City may still fight light rail petition

Vancouver's attorney says proposal violates city charter, state law




Clark County Auditor Greg Kimsey on Thursday certified a petition for an anti-light rail initiative, a day after a judge struck down a state law that initially had prompted Kimsey to invalidate hundreds of the signatures.

What the Vancouver City Council will do next, however, isn’t clear.

Regardless of the signature issue, Vancouver City Attorney Ted Gathe has advised the city council that the proposed ordinance violates the city charter and state law and it should not go to a public vote.

Gathe told the council last month that the proposed ordinance, crafted by a group of people who oppose the Columbia River Crossing project, falls outside the scope of the city’s initiative powers and would not be legally defensible.

The ordinance would prohibit any city resources from being used to extend TriMet’s MAX line from Portland to Vancouver as part of the CRC project.

Given Wednesday’s ruling by Cowlitz County Judge Stephen Warning, Gathe said Thursday the city council will have to decide what

to do next. The council could file in Clark County Superior Court for a declaratory judgment that the proposed ordinance isn’t legal. Or the council could agree to put the ordinance on the ballot as an advisory vote. The council could also decline to take action and see if the petitioners take them to court.

In a Wednesday email to councilors, Tim Eyman, a state initiative activist who has been serving as a consultant to the petitioners, threatened legal action.

Eyman said the council can do one of only three things: “pass it into law, put it on the ballot, or put it and a city-written alternative on the November ballot,” he wrote.

“We all know your biases against this particular initiative and your agreement with us that it will be overwhelmingly approved by voters. But your opposition to the initiative and your belief that the voters will approve it do not give you the right to violate the law,” Eyman wrote.

He then referenced Everett attorney Stephen Pidgeon, who represents petitioners. The council needs to act once Kimsey certifies the petition, he wrote.

“Mr. Pidgeon stands ready if you don’t. We can do this the easy way or the hard way, but one way or the other, (Larry) Patella’s initiative will be on the November 2013 ballot,” Eyman wrote.

Gathe disagrees with Eyman’s contention that the council only has three options.

There’s precedence for declining to put a certified ordinance on the ballot, Gathe said, citing a 1998 case from the state Court of Appeals, Division Three, called Priorities First v. City of Spokane.

In that case, judges said the Spokane City Council was within its rights to reject a proposed ordinance because it conflicted with state law and dealt with an issue beyond the city’s authority.

Gathe said the earliest the council will take up the subject would likely be May 6.

The agenda has been set for the April 22 meeting, and the council doesn’t meet April 29.

Other problems

On Wednesday, Warning deemed unconstitutional a state law that says all signatures by people who signed more than once, including the original, must be stricken.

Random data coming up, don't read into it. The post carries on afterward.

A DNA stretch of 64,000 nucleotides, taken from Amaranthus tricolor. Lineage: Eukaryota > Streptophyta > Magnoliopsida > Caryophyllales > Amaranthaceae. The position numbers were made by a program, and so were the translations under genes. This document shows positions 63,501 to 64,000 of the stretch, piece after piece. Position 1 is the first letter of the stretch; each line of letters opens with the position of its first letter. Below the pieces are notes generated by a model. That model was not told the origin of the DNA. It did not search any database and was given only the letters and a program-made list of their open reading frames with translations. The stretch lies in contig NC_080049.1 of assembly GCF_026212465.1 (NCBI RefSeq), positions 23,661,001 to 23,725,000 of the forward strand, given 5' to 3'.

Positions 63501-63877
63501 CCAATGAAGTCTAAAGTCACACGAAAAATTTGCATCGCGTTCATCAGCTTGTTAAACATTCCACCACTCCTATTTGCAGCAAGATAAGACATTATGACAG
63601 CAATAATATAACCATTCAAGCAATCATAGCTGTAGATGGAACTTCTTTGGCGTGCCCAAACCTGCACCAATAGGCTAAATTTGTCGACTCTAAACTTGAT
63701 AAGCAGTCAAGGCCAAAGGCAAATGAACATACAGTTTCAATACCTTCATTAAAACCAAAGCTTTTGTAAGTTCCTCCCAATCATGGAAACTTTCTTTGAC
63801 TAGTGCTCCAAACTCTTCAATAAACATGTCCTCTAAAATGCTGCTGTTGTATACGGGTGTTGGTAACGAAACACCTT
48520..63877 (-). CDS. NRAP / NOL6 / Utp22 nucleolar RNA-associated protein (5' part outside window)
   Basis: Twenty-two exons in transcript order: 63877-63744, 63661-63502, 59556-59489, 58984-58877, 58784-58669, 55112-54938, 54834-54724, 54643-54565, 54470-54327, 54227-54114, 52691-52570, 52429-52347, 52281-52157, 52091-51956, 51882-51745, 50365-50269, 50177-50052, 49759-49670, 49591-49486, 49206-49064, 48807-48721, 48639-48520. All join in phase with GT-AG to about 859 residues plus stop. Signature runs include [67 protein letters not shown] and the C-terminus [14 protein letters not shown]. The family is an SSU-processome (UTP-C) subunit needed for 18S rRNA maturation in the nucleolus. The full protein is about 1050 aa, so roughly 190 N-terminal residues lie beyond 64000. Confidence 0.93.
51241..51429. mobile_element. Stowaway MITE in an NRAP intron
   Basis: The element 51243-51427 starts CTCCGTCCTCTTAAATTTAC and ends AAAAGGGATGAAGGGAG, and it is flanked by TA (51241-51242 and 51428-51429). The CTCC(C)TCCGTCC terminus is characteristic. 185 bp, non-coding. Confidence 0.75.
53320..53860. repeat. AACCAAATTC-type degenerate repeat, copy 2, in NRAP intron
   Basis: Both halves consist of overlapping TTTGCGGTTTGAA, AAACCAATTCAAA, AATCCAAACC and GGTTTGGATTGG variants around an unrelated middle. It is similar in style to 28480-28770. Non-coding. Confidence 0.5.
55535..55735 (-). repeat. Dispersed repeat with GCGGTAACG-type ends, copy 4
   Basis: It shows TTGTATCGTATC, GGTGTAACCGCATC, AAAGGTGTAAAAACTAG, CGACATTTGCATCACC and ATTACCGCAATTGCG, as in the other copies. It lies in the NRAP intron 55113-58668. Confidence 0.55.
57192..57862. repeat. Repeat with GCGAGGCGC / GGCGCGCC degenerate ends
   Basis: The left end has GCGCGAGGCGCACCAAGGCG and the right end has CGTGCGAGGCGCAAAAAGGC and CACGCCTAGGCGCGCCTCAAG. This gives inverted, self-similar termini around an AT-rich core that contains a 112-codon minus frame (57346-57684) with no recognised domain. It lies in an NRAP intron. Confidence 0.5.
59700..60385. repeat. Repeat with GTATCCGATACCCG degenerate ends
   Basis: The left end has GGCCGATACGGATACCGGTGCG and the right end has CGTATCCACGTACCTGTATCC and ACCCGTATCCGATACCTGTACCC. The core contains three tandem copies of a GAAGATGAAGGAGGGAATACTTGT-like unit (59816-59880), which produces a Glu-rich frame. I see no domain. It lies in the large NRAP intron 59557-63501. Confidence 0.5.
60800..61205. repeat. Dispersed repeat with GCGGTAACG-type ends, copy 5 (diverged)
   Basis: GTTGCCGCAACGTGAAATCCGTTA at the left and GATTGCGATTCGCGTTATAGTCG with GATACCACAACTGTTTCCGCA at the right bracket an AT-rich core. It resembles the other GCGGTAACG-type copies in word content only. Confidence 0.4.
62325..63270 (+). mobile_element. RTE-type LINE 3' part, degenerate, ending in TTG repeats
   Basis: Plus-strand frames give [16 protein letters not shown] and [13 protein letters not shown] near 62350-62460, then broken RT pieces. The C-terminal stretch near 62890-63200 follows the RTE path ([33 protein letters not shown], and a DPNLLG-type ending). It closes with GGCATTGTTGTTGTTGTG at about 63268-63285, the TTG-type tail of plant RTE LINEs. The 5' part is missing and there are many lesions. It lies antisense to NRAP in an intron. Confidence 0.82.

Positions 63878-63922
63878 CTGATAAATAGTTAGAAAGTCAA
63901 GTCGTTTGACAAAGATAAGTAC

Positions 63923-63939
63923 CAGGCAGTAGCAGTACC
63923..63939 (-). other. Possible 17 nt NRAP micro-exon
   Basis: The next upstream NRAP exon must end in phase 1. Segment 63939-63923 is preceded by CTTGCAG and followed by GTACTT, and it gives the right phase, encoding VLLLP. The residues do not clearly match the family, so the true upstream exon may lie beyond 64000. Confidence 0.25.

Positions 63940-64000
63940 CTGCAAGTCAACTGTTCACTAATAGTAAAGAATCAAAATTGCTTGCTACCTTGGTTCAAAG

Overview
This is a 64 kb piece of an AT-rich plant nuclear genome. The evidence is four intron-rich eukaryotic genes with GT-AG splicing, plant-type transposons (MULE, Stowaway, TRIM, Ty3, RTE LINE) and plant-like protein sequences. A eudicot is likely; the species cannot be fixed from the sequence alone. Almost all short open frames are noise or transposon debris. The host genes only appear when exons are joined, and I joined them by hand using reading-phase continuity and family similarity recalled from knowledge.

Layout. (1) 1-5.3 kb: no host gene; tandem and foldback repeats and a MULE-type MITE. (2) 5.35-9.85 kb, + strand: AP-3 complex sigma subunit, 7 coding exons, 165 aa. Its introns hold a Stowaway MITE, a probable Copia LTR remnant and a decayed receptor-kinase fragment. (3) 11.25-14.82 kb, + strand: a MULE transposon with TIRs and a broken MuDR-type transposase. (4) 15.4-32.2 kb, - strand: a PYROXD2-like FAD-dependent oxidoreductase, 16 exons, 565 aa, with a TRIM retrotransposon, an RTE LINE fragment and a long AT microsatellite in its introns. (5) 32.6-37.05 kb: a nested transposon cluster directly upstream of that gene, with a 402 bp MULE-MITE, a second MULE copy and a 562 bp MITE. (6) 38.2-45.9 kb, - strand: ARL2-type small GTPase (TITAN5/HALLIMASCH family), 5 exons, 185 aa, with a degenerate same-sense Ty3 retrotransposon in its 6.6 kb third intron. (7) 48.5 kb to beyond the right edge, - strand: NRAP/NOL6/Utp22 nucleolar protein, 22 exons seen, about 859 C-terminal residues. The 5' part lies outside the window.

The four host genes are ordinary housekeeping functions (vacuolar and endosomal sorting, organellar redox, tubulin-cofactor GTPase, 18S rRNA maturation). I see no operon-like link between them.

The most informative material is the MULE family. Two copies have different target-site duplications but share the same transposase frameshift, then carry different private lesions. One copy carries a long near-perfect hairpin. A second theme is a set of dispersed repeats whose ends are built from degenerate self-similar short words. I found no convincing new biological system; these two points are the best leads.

In a Thursday letter to Vancouver City Clerk Carrie Lewellen, Kimsey wrote that in light of Warning’s ruling, the petition now has 6,046 valid signatures.

The petition needed 5,472 valid signatures to qualify for the ballot.

A total of 7,719 signatures were ruled invalid for a variety of reasons, such as the person wasn’t registered to vote or didn’t live within city limits.

Signatures aside, Gathe’s written opinion that he distributed to the city council last month listed more than a dozen ways the petition violates the city charter and state law.

For example, the ordinance seeks to limit “light-rail-related City Council legislative authority, city staff administrative work, City Council budgeting authority, and past expenditure of city resources,” Gathe wrote.

All of those limitations, he wrote, “are beyond the permissible scope of the local initiative power.”

The wording was problematic, too. For example, the initiative said, “Whereas, Article 1, Section 4 of the Washington State Constitution states that the people’s right to petition shall never be abridged.”

But that section of the state constitution does not apply to the initiative and referendum process, Gathe wrote. Article II of the state constitution governs the state initiative process.

During the March 18 city council meeting, Councilor Jeanne Stewart asked Gathe why city attorneys didn’t help the petitioners with the wording.

Nothing in the city charter directs city attorneys to help with the wording, Gathe said.

Patella, who sponsored the initiative with Debbie Peterson, Ralph Peabody, Charlie Stemper, Steve Herman and Don Yingling, said last month the petition did have to be submitted to the city attorney’s office before it could be circulated.

But that’s for a city attorney to verify the form, not give a legal opinion on the content, Gathe told Stewart.

Even if the city council doesn’t put the ordinance on a ballot this year, there still could be a public vote on the CRC. Clark County Commissioners Tom Mielke and David Madore want a countywide advisory vote, but have not settled on when that would happen.

Stephanie Rice: 360-735-4508 or